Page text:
When you are writing a stylesheet, some of the intended output, excepting the case of text, will come from generating elements and attributes that conform to the schema of the resulting document.
However, most of the output content will come from the source tree that the processor has loaded, and will be obtained (as a first step) by matching source tree nodes to patterns in the stylesheet templates.
Templates, specified with the
<xsl:template> element, are core structures in XSLT. You use them as containers for the sequences of instructions that select values from the source tree and write them to the result tree. In addition to specifying matching patterns, you can give templates priority values to cover cases when several templates match the same source node. You can also specify different modes of processing for a given match. Named templates can be called explicitly, providing a degree of control over the processing sequence.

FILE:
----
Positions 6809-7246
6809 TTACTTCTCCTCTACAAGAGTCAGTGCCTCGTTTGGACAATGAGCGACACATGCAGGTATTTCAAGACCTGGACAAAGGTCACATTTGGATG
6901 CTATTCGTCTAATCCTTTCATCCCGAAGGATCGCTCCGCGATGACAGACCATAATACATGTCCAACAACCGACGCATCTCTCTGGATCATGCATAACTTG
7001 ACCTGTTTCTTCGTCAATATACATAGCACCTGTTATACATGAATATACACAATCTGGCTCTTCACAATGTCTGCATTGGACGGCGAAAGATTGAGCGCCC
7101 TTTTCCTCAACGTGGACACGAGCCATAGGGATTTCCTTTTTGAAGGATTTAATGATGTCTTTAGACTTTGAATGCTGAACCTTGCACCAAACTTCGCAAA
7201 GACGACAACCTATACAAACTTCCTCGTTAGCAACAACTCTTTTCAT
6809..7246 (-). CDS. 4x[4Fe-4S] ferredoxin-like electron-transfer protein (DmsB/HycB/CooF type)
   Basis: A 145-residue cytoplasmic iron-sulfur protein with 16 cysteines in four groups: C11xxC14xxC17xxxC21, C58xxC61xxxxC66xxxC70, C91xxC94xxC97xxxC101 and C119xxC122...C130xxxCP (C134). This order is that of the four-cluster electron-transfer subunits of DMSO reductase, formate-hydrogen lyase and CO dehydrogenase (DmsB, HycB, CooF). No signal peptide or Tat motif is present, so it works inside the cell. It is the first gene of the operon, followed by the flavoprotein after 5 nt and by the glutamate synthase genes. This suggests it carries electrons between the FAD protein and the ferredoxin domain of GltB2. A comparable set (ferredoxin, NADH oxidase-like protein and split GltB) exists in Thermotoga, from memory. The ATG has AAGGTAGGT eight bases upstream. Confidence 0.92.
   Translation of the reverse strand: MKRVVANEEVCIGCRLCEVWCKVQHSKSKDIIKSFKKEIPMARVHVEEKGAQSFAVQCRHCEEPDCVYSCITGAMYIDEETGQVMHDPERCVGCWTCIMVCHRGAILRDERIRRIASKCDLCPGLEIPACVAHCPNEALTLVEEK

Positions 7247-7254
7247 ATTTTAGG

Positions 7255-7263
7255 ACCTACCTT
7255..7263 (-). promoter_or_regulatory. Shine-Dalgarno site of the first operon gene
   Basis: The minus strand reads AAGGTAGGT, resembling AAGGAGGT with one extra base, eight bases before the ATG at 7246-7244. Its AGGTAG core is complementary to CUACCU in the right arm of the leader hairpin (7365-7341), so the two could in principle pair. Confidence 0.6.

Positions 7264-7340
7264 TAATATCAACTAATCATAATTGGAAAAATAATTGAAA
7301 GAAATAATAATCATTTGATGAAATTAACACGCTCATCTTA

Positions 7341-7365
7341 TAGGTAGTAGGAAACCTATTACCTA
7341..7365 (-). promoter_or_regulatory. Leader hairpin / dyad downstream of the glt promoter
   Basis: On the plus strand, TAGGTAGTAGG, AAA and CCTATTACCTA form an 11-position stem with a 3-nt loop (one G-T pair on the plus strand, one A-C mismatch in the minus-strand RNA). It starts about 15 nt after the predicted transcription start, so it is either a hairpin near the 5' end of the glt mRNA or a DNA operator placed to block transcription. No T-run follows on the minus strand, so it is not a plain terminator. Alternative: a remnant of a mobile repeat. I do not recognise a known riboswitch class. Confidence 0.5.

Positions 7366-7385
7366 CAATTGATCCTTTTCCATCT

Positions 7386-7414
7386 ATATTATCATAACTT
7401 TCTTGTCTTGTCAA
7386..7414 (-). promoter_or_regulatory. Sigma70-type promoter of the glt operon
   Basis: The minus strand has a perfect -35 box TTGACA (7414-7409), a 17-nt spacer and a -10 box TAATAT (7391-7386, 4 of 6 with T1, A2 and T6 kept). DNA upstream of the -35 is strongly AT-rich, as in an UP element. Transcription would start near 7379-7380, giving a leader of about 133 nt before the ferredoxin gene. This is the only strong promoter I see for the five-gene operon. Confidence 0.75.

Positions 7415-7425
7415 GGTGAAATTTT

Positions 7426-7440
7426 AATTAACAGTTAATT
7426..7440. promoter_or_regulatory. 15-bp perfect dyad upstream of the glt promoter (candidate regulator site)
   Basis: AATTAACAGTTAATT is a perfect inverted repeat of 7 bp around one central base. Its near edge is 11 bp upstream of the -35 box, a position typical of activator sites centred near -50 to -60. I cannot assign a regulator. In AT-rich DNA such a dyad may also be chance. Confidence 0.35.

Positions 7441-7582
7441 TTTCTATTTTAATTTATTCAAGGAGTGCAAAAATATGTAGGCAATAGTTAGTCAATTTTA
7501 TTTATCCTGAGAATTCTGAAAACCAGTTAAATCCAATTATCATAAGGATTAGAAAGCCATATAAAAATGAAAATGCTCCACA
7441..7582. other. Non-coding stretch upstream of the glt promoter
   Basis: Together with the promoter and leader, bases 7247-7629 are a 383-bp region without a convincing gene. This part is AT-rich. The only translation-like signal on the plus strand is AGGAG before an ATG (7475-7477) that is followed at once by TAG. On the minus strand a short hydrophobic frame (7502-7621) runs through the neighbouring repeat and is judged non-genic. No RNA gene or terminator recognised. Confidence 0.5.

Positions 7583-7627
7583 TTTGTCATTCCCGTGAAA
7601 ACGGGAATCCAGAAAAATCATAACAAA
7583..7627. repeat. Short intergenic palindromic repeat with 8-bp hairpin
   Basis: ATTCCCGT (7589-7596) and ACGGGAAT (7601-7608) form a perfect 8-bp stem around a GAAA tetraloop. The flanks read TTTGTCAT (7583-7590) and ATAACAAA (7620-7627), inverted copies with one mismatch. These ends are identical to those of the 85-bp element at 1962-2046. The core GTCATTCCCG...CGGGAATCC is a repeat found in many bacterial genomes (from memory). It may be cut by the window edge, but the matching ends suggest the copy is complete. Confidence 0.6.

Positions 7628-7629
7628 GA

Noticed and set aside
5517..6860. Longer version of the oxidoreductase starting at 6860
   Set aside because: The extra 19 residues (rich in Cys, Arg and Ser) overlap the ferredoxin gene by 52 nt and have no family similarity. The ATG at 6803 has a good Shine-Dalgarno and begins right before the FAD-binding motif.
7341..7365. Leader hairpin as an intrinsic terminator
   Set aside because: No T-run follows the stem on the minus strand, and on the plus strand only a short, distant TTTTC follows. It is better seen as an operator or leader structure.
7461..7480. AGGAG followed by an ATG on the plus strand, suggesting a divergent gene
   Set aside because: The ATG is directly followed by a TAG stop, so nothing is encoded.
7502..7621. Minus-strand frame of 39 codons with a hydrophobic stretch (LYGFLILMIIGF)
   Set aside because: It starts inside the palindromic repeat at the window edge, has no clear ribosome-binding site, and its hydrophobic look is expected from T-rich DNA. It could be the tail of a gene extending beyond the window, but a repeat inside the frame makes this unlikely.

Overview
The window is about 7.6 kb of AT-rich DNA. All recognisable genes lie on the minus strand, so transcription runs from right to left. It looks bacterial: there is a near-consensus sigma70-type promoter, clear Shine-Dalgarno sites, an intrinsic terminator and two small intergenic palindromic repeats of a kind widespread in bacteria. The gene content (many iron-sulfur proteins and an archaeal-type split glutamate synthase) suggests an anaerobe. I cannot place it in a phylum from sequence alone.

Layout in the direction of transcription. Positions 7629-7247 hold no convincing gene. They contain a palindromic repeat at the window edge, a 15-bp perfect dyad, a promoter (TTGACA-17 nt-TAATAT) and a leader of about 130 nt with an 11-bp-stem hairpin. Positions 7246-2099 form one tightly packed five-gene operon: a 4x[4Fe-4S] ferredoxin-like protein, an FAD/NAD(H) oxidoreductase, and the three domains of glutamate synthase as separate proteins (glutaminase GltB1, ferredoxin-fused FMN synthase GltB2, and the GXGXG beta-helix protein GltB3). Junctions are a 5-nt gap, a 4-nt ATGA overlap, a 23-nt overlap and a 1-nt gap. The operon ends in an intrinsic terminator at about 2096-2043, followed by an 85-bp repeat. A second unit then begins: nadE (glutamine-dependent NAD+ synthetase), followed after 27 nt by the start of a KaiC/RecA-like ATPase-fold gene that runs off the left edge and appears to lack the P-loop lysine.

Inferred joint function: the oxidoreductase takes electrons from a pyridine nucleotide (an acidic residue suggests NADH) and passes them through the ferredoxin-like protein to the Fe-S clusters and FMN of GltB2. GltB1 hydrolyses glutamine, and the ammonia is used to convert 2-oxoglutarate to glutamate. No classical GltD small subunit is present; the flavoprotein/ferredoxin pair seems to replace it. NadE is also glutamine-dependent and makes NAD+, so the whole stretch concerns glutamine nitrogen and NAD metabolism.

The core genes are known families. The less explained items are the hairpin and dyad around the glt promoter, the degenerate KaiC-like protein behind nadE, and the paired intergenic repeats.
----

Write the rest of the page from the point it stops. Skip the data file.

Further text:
In XSLT you can use both global and local variables, defined with the
<xsl:variable> element. As in any programming language, they enable you to set or calculate a value once and then use it in many places. They also have other uses, including storing temporary trees of nodes. However, in XSLT variables cannot be updated. XSLT is designed to be free of side effects. A side effect of assigning variable values as you might in other languages is that the processor would have to handle instructions in a particular ...